I have never made a pair of gloves before. But surprisingly, I was not too frightened about the idea based on the pattern I was using – McCall’s 6975, the same one I used for my Fluttershy hat. First off, these are fingerless gloves, and let’s face it that is the scariest part of gloves anyway.
After looking at the pattern, I discovered I pretty much needed to cut a single piece of fabric for each glove, and put bias tape around it. Not bad at all. That is actually a slight modification to the pattern, because it calls for you to line the gloves (two pieces of fabric each). Since my fabric was sheer, I didn’t want to ruin the look by lining them, knowing how quicky the sheer gets lost with layers, like in my skirt.
After cutting, I started with bias tape. I ironed all the kinks out of my bias tape, and decided to stitching it down one side at a time to be sure I didn’t miss any bits of fabric going around the many many curves involved in this glove.
The process of attaching the bias tape was a bit tedious, but not difficult work. When done, each glove looked about like this.
I ironed down the bias tape in some of the nastier curves. This was one of the few patterns where I marked the back of the fabric during cutting. I needed to know where the buttons and buttonholes should go. Definitely do this part! Also, because the fabric is very fragile and sheer and stretchy, I ordered some tearaway embroidery stabilizer to help during the buttonhole sewing.
It worked wonderfully, although tearing it away from the fabric was a bit terrifying each time. I got through the whole process with zero hole or tears in the fabric, thankfully. Once buttonholes were stitched, I used a seamripper to open the buttonholes carefully, like below.
The pin above prevents you from just splitting all the buttonhole threads and cursing a lot. Also, note I am not using trusty old Fred (my fancy seam ripper with a light and magnifying glass) here. The tiny seam rippers that come with your sewing machine seem to work better here, Fred doesn’t play nicely with the pin at the end.
Sewing buttonholes and attaching buttons was a long process due to changing the machine feet so much and dealing with the stabilizer. I also had two different sizes of buttons. I ordered a set of multicolored butterflies (two sets actually) from Amazon, hoping to get enough pink butterflies for all of the button spots. However, I wound up with a total of four butterflies. Grumble. I put them in the two most visible spots and bought some cheaper buttons to fill out the rest of the arm buttons. Furthermore, I actually eliminated a button at the very end with the thickest strap because I didn’t have enough buttons and didn’t think it would matter. It worked out fine – I just put the button and the buttonhole in between the spots the pattern told me to.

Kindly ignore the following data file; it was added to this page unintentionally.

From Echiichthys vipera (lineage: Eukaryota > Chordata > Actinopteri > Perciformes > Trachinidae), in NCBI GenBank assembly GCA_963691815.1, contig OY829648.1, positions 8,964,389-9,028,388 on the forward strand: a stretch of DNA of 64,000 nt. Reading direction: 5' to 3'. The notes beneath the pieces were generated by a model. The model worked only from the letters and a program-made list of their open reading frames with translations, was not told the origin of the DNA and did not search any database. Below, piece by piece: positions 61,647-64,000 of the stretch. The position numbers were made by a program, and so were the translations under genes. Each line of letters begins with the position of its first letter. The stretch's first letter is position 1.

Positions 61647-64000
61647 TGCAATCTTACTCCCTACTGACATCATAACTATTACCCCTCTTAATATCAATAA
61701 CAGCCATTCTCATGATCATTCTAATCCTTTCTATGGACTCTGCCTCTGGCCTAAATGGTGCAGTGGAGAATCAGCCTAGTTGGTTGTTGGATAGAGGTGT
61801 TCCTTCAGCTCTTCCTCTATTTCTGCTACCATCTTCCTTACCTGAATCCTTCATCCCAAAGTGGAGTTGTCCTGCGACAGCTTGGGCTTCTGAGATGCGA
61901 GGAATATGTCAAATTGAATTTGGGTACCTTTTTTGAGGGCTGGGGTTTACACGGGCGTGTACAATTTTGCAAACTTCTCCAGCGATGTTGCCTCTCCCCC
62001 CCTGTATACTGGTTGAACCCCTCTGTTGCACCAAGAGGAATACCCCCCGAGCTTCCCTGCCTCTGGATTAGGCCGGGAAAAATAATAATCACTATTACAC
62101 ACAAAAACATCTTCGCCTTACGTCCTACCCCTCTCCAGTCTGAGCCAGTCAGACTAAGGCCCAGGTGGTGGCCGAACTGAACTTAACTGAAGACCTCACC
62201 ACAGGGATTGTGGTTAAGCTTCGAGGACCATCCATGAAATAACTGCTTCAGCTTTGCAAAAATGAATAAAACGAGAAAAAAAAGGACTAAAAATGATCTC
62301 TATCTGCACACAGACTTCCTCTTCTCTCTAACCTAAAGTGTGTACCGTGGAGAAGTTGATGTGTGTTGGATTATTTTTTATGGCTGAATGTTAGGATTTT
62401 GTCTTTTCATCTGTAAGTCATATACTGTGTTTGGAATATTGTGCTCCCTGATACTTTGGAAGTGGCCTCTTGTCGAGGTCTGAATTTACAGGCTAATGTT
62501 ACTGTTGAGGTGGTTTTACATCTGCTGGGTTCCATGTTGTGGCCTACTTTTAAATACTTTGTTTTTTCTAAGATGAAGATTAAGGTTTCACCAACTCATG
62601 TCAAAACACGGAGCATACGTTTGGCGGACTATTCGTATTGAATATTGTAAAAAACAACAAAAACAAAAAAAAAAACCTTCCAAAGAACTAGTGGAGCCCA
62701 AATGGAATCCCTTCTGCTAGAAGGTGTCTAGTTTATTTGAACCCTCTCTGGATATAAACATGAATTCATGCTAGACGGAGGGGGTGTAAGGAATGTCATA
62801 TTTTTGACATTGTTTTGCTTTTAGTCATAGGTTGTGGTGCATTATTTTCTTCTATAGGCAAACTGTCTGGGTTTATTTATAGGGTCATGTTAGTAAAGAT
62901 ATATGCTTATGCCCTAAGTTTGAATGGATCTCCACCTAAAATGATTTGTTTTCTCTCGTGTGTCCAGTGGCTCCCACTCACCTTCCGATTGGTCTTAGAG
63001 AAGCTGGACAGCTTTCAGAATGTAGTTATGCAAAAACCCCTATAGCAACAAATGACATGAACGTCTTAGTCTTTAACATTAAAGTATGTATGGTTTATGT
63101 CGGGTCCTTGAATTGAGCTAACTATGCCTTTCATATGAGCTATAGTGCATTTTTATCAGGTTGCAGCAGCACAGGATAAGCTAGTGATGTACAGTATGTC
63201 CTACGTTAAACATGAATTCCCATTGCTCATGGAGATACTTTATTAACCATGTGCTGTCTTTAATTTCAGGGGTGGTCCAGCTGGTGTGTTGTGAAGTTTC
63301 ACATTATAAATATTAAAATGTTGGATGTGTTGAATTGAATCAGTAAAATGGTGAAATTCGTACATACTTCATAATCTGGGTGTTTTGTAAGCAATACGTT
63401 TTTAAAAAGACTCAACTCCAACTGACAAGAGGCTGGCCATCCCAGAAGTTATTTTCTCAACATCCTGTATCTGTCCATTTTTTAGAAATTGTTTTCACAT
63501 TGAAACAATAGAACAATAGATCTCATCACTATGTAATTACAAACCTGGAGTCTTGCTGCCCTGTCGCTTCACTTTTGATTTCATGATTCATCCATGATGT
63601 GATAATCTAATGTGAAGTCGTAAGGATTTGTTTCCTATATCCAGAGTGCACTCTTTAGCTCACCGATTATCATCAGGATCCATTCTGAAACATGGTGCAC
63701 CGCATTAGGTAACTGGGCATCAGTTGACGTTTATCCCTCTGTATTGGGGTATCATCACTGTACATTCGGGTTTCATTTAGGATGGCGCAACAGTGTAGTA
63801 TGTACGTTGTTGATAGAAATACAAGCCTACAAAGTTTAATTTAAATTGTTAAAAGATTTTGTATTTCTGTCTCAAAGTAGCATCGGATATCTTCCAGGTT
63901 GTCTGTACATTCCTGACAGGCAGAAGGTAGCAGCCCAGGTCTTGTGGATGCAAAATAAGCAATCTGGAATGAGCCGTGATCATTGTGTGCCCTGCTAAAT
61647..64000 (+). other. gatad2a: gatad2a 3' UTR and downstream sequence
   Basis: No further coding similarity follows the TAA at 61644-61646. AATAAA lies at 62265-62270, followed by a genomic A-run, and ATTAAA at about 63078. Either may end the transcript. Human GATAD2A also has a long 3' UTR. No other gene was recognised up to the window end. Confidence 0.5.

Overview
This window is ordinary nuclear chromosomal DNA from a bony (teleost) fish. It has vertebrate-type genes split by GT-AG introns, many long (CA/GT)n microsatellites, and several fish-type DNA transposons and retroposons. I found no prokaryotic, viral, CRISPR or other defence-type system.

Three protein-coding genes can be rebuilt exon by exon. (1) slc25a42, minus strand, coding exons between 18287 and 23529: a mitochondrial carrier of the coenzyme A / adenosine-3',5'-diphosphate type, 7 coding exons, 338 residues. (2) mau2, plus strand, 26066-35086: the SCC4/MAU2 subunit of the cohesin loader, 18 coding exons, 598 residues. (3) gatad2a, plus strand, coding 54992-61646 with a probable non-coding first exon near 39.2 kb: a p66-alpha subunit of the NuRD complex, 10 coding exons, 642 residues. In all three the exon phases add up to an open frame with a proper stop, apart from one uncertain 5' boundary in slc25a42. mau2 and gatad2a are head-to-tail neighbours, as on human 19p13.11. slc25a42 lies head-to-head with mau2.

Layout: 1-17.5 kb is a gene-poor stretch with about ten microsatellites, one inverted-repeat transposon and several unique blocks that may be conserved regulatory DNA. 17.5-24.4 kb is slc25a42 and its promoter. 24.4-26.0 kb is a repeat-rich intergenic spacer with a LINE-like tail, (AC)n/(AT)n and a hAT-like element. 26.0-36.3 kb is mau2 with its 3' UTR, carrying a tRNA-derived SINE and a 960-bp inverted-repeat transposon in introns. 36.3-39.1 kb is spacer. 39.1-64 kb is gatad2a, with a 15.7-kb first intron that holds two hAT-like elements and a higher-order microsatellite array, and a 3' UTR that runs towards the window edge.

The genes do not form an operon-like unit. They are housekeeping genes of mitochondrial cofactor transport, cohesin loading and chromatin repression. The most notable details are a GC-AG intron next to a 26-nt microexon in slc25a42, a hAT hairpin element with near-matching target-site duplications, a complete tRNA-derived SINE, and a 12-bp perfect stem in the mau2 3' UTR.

So after about 4 and a half hours of sewing, I had completed my gloves! Hard to get a good picture of them, so here is one from several angles.
I love them. I will almost certainly be making more pairs of these to wear all the time lol. I did a couple other minor things this week – glued a sparkly ribbon around my parasol and attached a butterfly…
… and turned the cutie mark pin butterflies blue in the center! I wound up mixing some blue, red, and white fabric paint to get the color I wanted and just painted it on with a brush. I went with this method because I had all the materials in the craft room already – bonus! Thanks for the ideas y’all gave though 🙂
I’ve moved right along to working on the waist cincher. More on that soon!